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therefore making it simpler i am going to utilize FICO scores in terms of grades. The FICO rating maximum is 850, although that is pretty hard to obtain. In the event the credit rating has reached 760 or above your grade would be an “A”. Whatever is above a credit rating 700 could be considered a “B”. A credit score 600 or above would be considered a “C” and anything that is below a 600 is considered a “D” or an “F”.
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There is a large number of urban myths surrounding credit scores and you must disregard them! A beneficial credit score is not a reflection of financial wellness. Within video clip, I digest three common fables that folks believe about their credit rating.
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Steven F. Udvar-Hazy Facility: Photomontage of SR-71 on the port side
< img alt=" 3 credit history" src=" https://www.freecreditreportcompare.com/wp-content/uploads/2017/02/5758069231_e33e89bc04.jpg" size=" 400"/ > Image by< a href=" http://www.flickr.com/photos/9161595@N03/5758069231" > Chris Devers Published by means of email to< a href=" http://cdevers.posterous.com" rel=" nofollow" > ☛ HoloChromaCinePhotoRamaScope: < a href=" http://cdevers.posterous.com/panoramas-of-the-sr-71-blackbird-at-the-smith" rel=" nofollow" > cdevers.posterous.com/panoramas-of-the-sr-71-blackbird-at … See the complete gallery on Posterous… – – – – – See< a href =" http://www.flickr.com/search/?ss=2&w=9161595@N03&q=SR-71" > extra photos of this, and also the< a href=" http://en.wikipedia.org/wiki/Lockheed_SR-71_Blackbird" rel=" nofollow" > Wikipedia article. Information, estimating from< a href=" http://www.nasm.si.edu/museum/udvarhazy/ " rel=" nofollow" >Smithsonian National Air as well as Area Gallery|< a href=" http://www.nasm.si.edu/collections/artifact.cfm?id=A19920072000 "rel= "nofollow” >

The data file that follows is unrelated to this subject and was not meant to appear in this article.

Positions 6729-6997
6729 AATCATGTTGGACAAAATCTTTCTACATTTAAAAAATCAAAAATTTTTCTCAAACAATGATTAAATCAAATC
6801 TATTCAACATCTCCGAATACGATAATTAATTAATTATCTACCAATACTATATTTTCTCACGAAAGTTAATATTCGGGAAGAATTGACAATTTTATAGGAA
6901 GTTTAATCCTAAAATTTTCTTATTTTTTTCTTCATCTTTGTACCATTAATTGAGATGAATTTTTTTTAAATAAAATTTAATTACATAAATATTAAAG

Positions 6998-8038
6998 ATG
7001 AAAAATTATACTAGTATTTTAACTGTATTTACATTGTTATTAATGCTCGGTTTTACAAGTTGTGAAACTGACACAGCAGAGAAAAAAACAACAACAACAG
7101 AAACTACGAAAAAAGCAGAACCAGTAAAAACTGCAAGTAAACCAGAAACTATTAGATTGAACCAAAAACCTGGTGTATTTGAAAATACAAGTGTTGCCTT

Lockheed SR-71 Blackbird:. No reconnaissance aircraft in history has actually run around the world in more hostile airspace or with such full impunity than the SR-71, the globe’s fastest jet-propelled aircraft. The Blackbird’s efficiency as well as functional accomplishments placed it at the peak of aviation modern technology advancements throughout the Cold Battle.
This Blackbird accumulated concerning 2,800 hrs of flight time during 24 years of active duty with the United States Air Force. On its last trip, March 6, 1990, Lt. Col. Ed Yielding and also Lt. Col. Joseph Vida established a rate record by flying from L.a to Washington, D.C., in 1 hr, 4 minutes, and also 20 seconds, averaging 3,418 kilometers (2,124 miles) each hour. At the flight’s final thought, they landed at Washington-Dulles International Airport terminal as well as transformed the plane over to the Smithsonian.